Mechanics and Dentists: Navigating the Systems of the World

First off, I really like my mechanics and my dentists.

That hasn’t always been true. I got really taken in Austin, TX with an old Mazda that had, I believe, an electrical short. That’s one of my regrettable but necessary lessons. A new mechanic, a new dentist could tell me anything they want. Tell me assertively enough, and I might believe them long enough to part with some of my money.

Even sadder, throughout the lives of several family members over forty years, we’ve had some very bad medical care. Possibly an unnecessary double mastectomy, leg amputation, back surgery, and we’re certain now unnecessary removal of all of someone’s teeth when only one needed removal. It’s so sad to look back and see how confusion and vulnerability were taken advantage of, which isn’t hard to do in an area with chronically bad health care. But I left that area and found much better care. In California, I’ve met intelligent and humble doctors who take their time explaining options.

I’ve had very mixed feelings about doctors. There was a time, if I found myself not trusting doctors, I reminded myself that I’ve never really needed one. Now that I need them for a loved one, I am constantly navigating in the face of high anxiety. And for the record, if I can find any reason to connect with people and give them the benefit of the doubt, no matter what strange system we’re subjected to, it has almost always been the system that I have a problem with and not the person.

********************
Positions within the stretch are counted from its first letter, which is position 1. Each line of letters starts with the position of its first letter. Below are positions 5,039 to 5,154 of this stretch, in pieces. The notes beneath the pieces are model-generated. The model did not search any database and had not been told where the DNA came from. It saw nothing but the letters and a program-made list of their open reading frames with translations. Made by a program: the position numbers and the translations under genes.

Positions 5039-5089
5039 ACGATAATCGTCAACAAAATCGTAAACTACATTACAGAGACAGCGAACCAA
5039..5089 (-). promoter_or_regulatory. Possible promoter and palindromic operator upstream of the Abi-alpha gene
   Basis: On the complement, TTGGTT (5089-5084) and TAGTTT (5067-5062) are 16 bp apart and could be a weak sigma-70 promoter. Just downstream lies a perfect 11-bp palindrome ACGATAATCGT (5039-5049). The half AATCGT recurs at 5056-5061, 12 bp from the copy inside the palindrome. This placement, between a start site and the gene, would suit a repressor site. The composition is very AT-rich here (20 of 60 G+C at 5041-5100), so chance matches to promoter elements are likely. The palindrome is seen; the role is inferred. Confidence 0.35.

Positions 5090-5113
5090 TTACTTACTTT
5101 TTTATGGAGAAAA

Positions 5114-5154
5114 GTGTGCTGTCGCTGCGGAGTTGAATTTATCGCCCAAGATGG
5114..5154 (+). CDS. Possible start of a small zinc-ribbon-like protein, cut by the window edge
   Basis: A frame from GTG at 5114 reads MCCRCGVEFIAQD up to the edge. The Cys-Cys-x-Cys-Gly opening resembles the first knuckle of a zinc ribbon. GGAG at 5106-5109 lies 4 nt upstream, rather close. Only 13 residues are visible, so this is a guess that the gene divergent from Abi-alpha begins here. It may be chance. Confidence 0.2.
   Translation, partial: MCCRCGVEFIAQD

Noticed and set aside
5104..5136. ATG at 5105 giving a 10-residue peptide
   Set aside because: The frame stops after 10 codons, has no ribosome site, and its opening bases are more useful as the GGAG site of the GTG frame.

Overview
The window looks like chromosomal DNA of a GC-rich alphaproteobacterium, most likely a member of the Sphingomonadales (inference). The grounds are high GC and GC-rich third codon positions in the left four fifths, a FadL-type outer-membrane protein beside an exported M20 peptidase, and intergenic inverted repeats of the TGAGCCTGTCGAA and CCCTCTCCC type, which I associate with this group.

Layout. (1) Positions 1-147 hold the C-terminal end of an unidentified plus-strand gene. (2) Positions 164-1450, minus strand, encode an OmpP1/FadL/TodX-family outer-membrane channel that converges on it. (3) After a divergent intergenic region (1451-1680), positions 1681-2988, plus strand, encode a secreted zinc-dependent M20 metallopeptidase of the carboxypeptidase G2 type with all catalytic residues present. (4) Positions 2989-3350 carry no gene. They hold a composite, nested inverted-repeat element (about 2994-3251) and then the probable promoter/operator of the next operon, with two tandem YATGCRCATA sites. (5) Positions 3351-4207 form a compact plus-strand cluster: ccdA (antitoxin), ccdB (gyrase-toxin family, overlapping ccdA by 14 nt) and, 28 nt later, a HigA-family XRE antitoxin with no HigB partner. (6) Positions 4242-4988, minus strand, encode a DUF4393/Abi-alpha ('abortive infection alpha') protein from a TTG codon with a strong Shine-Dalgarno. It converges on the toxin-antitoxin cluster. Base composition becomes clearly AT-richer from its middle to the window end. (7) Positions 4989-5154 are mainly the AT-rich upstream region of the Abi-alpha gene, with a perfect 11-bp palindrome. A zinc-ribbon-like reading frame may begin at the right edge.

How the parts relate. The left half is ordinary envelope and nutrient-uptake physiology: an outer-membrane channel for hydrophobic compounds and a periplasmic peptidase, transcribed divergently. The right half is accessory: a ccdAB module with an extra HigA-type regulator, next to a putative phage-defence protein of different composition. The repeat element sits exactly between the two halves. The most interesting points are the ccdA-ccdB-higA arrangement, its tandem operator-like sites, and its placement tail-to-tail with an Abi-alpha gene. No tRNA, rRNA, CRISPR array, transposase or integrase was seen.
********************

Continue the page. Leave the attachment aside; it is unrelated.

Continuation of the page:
Submitting to a service provider held in high esteem, especially the way doctors can be revered, puts me in a position within the power struggle that I’ve begun to loathe. Being at the mercy of a flawed system, seeking cure and special knowledge — interpreting a baffling lingo which I have to learn to manipulate navigate — makes the gypsy in me want nothing but to flee to the hills.

I probably shouldn’t take comfort in this, but — sometimes you take it where you can! Below is a quote from Middlemarch, written by George Eliot and published in 1871. It’s not just a criticism of the system but a criticism of doctors and of patients and of greed. My beef is definitely with this broken world. The need for remedy while at the mercy of doctors who are at the mercy of the system’s restrictions means I lie awake spinning wheels that don’t find any remedy for my loved one. I’d like to see how old this gripe really is. I’d like to see the first record of complaint of the system, the doctors, etc. I take comfort in the collective gripe 🙂 Below that is a photo of the hills that call me.

“…the high standard held up to the public mind by the College of which which gave its peculiar sanction to the expensive and highly rarefied medical instruction obtained by graduates of Oxford and Cambridge, did not hinder quackery from having an excellent time of it; for since professional practice chiefly consisted in giving a great many drugs, the public inferred that it might be better off with more drugs still, if they could only be got cheaply, and hence swallowed large cubic measures of physic prescribed by unscrupulous ignorance”

Excerpt From Middlemarch, George Eliot;





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